Our Fine Friends: Mel Weiner, Artist

July 07, 2017
- Longform
Author - Nick Dies

Mel Weiner is literally part of the extended Funkhaus family – my dad’s closest friend and an uncle to me.

His art, as you’ll read below, is an extension of his persona, which is colorful, carefree, earnest, exuberant, hilarious, non-sequitor, loving and, more than anything, one-of-a-kind. A true child of the Eastside, growing up in Echo Park, attending King Middle School, Belmont High School, and then Chouinard Art Institute (now California Institute of the Arts), he was born hip. He’s shown at galleries like La Luz de Jesus in Los Feliz in the past, and between his ornate mosaic portraiture and irreverent, detailed drawings, it’s a wonder that his voicemail isn’t filled with galleries chasing down his work.

Meet Our Fine Friend, Mel Weiner.

What inspires you?

My inspirations come via a variety of channels that thankfully open up for me on a constant basis. Both visual and mental images play against each other, sometimes meshing to form a tangible or intangible concept that I usually don’t act upon, much to my regret. My mind is constantly in motion throughout the day, churning out ideas but the productive process does not always engage with these thought processes.

What do you listen to while working?

Usually my mind selects its own discography for me. If I need a tool to step up the creative process I favor the sounds of Jazz, a La King Pleasure and Art Pepper, or Ben Webster or the R&B sounds of Jackie Wilson and Dinah Washington to facilitate a freer expression, although oddly enough, I tend to work more often within the soundtrack of my own mental playlist be it upbeat or bluesy. I’ve often considered a compilation of sounds that might enhance my work experience but have been fraught with an inability to successfully complete that task. The prep for the best creative situation has always been elusive to me.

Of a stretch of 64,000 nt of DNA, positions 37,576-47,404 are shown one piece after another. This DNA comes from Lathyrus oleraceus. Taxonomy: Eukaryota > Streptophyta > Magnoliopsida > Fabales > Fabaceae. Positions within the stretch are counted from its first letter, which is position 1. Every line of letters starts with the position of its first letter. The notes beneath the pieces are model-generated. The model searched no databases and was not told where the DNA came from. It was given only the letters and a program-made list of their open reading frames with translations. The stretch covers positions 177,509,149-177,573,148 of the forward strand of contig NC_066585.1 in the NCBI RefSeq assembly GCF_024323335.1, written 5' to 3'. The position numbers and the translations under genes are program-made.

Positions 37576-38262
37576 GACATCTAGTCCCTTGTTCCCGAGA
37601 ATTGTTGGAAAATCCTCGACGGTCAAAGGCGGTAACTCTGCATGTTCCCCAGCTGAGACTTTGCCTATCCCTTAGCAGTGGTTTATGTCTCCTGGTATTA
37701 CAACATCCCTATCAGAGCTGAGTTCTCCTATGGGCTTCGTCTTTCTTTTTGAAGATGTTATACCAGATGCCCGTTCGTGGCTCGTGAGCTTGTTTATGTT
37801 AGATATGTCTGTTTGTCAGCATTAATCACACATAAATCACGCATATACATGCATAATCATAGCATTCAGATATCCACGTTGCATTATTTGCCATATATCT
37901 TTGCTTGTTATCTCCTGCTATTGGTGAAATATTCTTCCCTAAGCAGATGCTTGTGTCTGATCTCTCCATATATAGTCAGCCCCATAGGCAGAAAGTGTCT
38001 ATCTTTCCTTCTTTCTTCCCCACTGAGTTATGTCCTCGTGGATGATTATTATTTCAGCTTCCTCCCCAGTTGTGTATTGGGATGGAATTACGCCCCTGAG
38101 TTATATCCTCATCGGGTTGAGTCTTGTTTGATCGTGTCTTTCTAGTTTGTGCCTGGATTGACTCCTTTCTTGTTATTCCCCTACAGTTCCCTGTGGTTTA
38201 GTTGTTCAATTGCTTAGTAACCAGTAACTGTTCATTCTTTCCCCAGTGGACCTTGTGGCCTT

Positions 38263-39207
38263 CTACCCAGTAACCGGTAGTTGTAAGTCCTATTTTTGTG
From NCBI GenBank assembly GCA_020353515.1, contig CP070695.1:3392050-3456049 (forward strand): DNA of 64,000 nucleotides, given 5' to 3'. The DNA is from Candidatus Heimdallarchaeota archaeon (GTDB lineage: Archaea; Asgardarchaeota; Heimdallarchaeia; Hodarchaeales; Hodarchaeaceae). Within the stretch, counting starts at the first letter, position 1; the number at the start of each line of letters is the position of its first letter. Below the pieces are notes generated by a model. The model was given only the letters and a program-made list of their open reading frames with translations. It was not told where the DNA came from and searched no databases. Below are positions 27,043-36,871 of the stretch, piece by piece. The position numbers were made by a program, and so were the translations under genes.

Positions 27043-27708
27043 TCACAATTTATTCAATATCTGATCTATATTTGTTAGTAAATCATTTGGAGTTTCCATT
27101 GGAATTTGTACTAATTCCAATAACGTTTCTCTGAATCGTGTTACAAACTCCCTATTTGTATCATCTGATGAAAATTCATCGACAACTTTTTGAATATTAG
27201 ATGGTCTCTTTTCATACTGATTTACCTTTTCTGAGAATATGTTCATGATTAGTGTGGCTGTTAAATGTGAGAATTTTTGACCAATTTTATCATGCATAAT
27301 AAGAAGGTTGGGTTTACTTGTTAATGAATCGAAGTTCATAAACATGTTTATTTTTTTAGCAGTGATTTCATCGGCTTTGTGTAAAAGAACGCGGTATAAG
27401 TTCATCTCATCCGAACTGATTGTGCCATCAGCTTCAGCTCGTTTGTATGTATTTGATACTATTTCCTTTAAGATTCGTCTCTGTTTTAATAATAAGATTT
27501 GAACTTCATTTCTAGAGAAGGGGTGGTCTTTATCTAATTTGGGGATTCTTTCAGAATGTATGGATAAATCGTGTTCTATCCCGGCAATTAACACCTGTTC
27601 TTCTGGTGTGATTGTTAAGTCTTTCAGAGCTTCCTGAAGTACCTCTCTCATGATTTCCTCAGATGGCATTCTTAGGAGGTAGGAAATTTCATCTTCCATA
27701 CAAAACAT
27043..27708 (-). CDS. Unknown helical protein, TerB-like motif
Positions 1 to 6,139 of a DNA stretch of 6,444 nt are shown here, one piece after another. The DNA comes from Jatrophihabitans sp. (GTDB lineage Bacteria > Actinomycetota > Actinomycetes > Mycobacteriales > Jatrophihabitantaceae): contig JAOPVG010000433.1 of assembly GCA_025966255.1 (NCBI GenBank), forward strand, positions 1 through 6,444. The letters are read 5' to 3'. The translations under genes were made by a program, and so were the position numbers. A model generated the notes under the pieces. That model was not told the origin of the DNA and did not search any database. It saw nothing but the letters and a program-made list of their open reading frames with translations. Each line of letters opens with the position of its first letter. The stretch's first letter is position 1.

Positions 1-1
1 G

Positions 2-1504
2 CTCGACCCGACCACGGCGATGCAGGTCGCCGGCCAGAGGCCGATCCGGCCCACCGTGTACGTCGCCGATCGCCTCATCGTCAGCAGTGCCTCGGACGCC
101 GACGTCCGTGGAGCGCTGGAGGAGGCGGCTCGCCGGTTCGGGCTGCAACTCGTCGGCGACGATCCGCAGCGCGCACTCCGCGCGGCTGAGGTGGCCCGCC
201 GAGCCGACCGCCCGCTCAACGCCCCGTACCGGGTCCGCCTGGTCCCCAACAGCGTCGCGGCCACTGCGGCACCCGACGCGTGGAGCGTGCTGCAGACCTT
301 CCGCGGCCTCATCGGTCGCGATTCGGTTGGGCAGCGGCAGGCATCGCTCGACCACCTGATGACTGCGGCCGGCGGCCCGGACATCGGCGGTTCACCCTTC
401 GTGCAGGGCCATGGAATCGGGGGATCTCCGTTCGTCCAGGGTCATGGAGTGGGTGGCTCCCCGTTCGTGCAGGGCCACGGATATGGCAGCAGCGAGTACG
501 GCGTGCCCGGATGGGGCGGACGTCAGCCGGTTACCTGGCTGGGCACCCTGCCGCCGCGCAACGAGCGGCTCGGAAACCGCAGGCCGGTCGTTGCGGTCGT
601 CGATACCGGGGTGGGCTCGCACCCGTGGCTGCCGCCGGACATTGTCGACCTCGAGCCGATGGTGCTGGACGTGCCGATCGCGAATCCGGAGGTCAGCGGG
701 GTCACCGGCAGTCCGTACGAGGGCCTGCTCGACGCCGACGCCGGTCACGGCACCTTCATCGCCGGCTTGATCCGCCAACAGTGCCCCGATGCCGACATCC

Outline a day in your life.

I enter each day in a delirium that unfolds in numerous ways. Most mornings find me meandering between a mild depression and a semi euphoric stasis. My mind tends to be more lucid in the AM which allows me to handle my art output in a more productive manner. Later in the day I become burdened with a mental and physical fatigue that slows me down. If I have a project that I am working on I always like to get an early start. I often punctuate my working day with breaks which allow me to free my mind from the creative process through physical exercise via a jocular combination of variable size ball-tossing which includes footballs, baseballs, and basketballs, and a range open to any other spherical projectile that one can handle, which is accompanied by a constant banter which borders on the absurdity of the nightmarish world situation that we find ourselves in to the rantings of a comedian searching for a laugh from a recalcitrant audience. It’s tough to be an artist, but what isn’t?

Where do you go for inspiration?